But the biggest crowdsourcing experiment aside, Guyon's already brought serious advances to astronomy. Olivier Guyon spends his days designing telescopes to hunt terrestrial exoplanets--earth-like planets that orbit around bright stars, like our Sun, but located outside our solar system.
One of Guyon's major contributions to the study of terrestrial exoplanets was his design of a new telescope sensitive enough to image exoplanets and characterize features of the planet, such as the planet's distance from its star and the size of the planet. The size and location of the planet relative to its star determines whether it could sustain life, says Guyon. "There is a habitable zone around each star," he says, "where if you put a planet like the earth, you could sustain life similar to that on earth." In our solar system, the Earth is within the habitable zone, while Venus is a little too close and Mars is a little too far away. Similarly, the size of the planet can determine whether or not it might have a habitable atmosphere. According to Guyon, astronomers are looking for planets they call "rocky planets" that are no smaller than mars and no larger than twice the diameter of earth. On planets smaller than Mars, gravity won't be strong enough to retain the atmosphere, while on planets much much larger than Earth, the atmosphere becomes too thick.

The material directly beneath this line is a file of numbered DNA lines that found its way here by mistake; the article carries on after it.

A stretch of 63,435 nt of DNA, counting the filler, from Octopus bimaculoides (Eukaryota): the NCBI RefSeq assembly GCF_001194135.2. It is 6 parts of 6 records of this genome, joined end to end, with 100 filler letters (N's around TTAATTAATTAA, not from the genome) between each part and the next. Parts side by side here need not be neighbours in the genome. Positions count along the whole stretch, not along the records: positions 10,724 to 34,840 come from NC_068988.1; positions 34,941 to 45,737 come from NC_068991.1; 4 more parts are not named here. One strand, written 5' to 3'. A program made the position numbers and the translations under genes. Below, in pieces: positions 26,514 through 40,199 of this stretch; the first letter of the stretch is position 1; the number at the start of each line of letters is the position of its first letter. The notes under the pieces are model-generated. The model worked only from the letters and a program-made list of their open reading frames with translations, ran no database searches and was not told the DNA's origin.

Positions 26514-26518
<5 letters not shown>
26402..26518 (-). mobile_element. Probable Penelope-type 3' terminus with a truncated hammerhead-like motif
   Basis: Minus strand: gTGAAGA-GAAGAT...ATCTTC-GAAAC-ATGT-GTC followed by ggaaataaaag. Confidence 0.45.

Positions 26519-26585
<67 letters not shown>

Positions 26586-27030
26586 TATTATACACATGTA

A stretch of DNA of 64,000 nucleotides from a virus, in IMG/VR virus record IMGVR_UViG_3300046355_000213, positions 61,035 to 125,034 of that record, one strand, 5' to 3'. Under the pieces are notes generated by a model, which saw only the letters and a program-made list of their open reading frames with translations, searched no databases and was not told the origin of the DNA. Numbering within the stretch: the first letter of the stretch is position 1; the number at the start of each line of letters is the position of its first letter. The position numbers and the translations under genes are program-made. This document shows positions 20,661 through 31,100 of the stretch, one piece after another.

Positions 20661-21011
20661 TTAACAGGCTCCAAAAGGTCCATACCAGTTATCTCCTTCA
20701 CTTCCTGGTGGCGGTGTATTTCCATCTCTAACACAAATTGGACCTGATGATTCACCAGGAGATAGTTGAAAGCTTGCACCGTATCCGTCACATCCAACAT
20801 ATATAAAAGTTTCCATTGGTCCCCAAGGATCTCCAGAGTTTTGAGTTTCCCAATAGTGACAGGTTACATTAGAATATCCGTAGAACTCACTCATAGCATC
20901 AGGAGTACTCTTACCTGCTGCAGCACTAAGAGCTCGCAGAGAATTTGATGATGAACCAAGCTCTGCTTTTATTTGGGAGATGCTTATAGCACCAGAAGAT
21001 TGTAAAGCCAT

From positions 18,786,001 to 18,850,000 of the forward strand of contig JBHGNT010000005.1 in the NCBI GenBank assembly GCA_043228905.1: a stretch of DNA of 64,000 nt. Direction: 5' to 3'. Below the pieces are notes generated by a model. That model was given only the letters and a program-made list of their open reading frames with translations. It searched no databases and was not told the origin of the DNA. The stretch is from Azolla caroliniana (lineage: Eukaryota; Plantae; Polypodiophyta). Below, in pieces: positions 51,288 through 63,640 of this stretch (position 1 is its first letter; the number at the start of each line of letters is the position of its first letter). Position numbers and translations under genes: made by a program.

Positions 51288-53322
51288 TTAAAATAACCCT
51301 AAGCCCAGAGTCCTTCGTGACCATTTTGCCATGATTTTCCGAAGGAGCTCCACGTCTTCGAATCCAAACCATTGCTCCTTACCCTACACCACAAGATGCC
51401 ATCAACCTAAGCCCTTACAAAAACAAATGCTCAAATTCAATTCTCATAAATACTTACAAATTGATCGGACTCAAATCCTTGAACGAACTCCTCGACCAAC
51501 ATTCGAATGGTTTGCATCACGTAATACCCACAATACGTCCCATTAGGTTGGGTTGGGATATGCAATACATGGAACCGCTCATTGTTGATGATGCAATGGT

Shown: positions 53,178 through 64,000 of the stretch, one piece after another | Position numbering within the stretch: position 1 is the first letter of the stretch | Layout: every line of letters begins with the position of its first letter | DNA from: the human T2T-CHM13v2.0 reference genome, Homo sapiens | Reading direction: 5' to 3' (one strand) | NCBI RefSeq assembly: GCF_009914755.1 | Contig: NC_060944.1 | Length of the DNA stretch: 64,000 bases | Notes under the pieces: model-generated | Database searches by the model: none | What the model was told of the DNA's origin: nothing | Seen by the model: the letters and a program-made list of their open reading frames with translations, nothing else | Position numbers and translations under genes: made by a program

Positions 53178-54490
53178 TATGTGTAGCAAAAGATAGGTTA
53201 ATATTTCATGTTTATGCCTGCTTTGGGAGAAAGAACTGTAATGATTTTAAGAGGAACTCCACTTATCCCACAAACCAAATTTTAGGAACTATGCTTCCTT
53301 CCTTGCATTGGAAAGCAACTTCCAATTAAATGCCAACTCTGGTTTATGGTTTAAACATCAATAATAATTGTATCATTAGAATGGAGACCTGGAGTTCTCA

Capturing direct images of exoplanets (rather than studying the change in light from its star) is a feat of optical acrobatics. The trick of the trade is to block the very bright light radiating from star in order to capture images of the smaller, dimmer planets. Guyon's telescope is a big advancement from traditional telescopes because it makes use of all of the light the telescope can collect.
When astronomers use a normal telescope to image a star, the incoming light produces a bulls-eye diffraction pattern called an Airy pattern. The bright side rings of the bulls eye obscures the much dimmer light coming from the planets that astronomers are trying to detect. In a telescope, these characteristic Airy diffraction rings come from the interference pattern produced by the light from the edges of the incoming beam.
“Diversifications in primate vocalization, including human speech, are believed to reflect evolutionary modifications in vocal anatomy and physiology. Gibbon song is acoustically unique, comprising loud, melodious, penetrating pure tone-like calls. In a white-handed gibbon, Hylobates lar, the fundamental frequency (f(0) ) of song sounds is amplified distinctively from the higher harmonics in normal air. In a helium-enriched atmosphere, f(0) does not shift, but it is significantly suppressed and 2f(0) is emphasized. This implies that the source is independent of the resonance filter of the supralaryngeal vocal tract (SVT) in gibbons, in contrast to musical wind instruments, in which the filter primarily determines f(0) . Acoustic simulation further supported that gibbons’ singing is produced analogously to professional human soprano singing, in which a precise tuning of the first formant (F(1) ) of the SVT to f(0) amplifies exclusively the f(0) component of the source. Thus, in gibbons, as in humans, dynamic control over the vocal tract configuration, rather than anatomical modifications, has been a dominant factor in determining call structure. The varied dynamic movements were adopted in response to unique social and ecological pressures in gibbons, allowing monogamous gibbons to produce pure-tonal ...